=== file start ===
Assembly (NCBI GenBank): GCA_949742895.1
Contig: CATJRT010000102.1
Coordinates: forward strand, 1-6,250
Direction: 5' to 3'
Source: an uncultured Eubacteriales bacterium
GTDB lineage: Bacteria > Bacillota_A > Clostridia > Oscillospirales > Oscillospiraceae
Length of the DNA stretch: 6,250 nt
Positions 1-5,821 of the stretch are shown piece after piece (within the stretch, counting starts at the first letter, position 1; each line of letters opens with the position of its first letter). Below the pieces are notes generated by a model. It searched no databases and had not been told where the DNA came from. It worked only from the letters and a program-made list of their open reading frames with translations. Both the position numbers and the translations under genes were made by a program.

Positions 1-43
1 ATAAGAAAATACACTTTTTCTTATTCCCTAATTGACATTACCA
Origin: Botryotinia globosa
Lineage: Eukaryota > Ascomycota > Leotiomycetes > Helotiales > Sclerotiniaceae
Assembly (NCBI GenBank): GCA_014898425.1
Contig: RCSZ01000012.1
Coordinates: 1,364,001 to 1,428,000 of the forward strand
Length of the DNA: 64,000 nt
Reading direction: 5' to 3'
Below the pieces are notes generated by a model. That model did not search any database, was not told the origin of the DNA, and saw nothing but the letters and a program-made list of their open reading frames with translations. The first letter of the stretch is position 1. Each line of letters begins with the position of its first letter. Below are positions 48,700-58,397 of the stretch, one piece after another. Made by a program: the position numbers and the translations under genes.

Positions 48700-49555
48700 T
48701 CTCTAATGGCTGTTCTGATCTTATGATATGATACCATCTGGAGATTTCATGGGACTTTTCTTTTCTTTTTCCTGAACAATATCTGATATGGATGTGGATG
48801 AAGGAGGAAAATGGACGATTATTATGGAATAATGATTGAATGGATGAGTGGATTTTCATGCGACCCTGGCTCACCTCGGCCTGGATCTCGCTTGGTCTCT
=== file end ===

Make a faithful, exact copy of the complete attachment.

Assembly (NCBI GenBank): GCA_949742895.1
Contig: CATJRT010000102.1
Coordinates: forward strand, 1-6,250
Direction: 5' to 3'
Source: an uncultured Eubacteriales bacterium
GTDB lineage: Bacteria > Bacillota_A > Clostridia > Oscillospirales > Oscillospiraceae
Length of the DNA stretch: 6,250 nt
Positions 1-5,821 of the stretch are shown piece after piece (within the stretch, counting starts at the first letter, position 1; each line of letters opens with the position of its first letter). Below the pieces are notes generated by a model. It searched no databases and had not been told where the DNA came from. It worked only from the letters and a program-made list of their open reading frames with translations. Both the position numbers and the translations under genes were made by a program.

Positions 1-43
1 ATAAGAAAATACACTTTTTCTTATTCCCTAATTGACATTACCA
Origin: Botryotinia globosa
Lineage: Eukaryota > Ascomycota > Leotiomycetes > Helotiales > Sclerotiniaceae
Assembly (NCBI GenBank): GCA_014898425.1
Contig: RCSZ01000012.1
Coordinates: 1,364,001 to 1,428,000 of the forward strand
Length of the DNA: 64,000 nt
Reading direction: 5' to 3'
Below the pieces are notes generated by a model. That model did not search any database, was not told the origin of the DNA, and saw nothing but the letters and a program-made list of their open reading frames with translations. The first letter of the stretch is position 1. Each line of letters begins with the position of its first letter. Below are positions 48,700-58,397 of the stretch, one piece after another. Made by a program: the position numbers and the translations under genes.

Positions 48700-49555
48700 T
48701 CTCTAATGGCTGTTCTGATCTTATGATATGATACCATCTGGAGATTTCATGGGACTTTTCTTTTCTTTTTCCTGAACAATATCTGATATGGATGTGGATG
48801 AAGGAGGAAAATGGACGATTATTATGGAATAATGATTGAATGGATGAGTGGATTTTCATGCGACCCTGGCTCACCTCGGCCTGGATCTCGCTTGGTCTCT